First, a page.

have yourself a death party
Amy Pickard looks more like she belongs on the set of a music video than like someone who’d encourage you to sit down and write out your last will and testament. That’s exactly why she’s the perfect ambassador for advance planning. Invite her over to your house for a party with your “soul cluster” of friends or family, and she’ll walk you through all the detailed questions you need to answer so you’re, as she calls it, “good to go.”
Cocktails are a crucial part of the equation. Guests are encouraged to bring the favorite dish of a deceased love one. Since she started doing this a few years ago, she’s found that people are grateful to have attacked this crucial paperwork together in a festive environment — replete with a special death playlist.
“It’s not somber. It’s not depressing,” she told me a few weeks ago over tea at her kitchen table, where I interviewed her for my podcast, Gracefully. “I help you plan for your worst case scenario and have fun doing it. Because while it’s abstract, it’s not as scary.”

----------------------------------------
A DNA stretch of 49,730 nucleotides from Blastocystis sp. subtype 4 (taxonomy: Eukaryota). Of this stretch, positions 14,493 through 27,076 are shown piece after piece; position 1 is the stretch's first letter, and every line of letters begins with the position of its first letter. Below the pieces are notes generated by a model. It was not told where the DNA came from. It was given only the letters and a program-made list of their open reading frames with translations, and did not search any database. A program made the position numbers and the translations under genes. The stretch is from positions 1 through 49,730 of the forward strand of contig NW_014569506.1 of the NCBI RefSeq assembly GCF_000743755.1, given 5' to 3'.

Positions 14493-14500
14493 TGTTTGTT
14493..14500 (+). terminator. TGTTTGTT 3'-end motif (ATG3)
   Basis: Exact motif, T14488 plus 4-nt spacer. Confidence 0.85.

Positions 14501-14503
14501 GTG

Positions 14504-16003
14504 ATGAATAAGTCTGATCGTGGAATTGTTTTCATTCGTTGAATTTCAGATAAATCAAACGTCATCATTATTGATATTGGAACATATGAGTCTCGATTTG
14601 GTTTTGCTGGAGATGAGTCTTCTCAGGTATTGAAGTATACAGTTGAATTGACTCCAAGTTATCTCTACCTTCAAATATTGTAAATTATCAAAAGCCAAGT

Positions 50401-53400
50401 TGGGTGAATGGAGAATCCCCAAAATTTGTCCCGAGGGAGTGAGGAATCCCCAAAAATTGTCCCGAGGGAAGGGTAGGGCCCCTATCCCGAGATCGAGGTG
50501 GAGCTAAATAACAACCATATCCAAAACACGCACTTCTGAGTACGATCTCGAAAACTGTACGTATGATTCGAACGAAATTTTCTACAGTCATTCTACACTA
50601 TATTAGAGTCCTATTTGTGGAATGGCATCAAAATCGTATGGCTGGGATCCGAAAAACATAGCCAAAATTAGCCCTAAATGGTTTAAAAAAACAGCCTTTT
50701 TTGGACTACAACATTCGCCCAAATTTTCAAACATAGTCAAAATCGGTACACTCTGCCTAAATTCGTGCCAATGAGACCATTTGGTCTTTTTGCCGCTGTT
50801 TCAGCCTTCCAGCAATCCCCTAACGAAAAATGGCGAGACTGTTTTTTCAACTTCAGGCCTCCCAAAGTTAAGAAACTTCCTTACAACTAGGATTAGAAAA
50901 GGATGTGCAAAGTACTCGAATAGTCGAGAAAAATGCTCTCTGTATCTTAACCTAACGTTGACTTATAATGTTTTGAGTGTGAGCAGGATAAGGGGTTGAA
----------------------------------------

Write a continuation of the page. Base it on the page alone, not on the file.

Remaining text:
Amy discovered the hard way what it’s like when a relative dies and doesn’t leave instructions; she went through it twice. While processing the “deep cosmic pain” of the losses, she had to guess at their wishes and sleuth out crucial information. Until then, she herself had been in the mañana camp of such matters herself. Now, she’s made it her life’s work counseling people about the ins and outs of advance directives and such. Although she does still work on film sets from time to time. —By AGEIST Contributor Lisa Napoli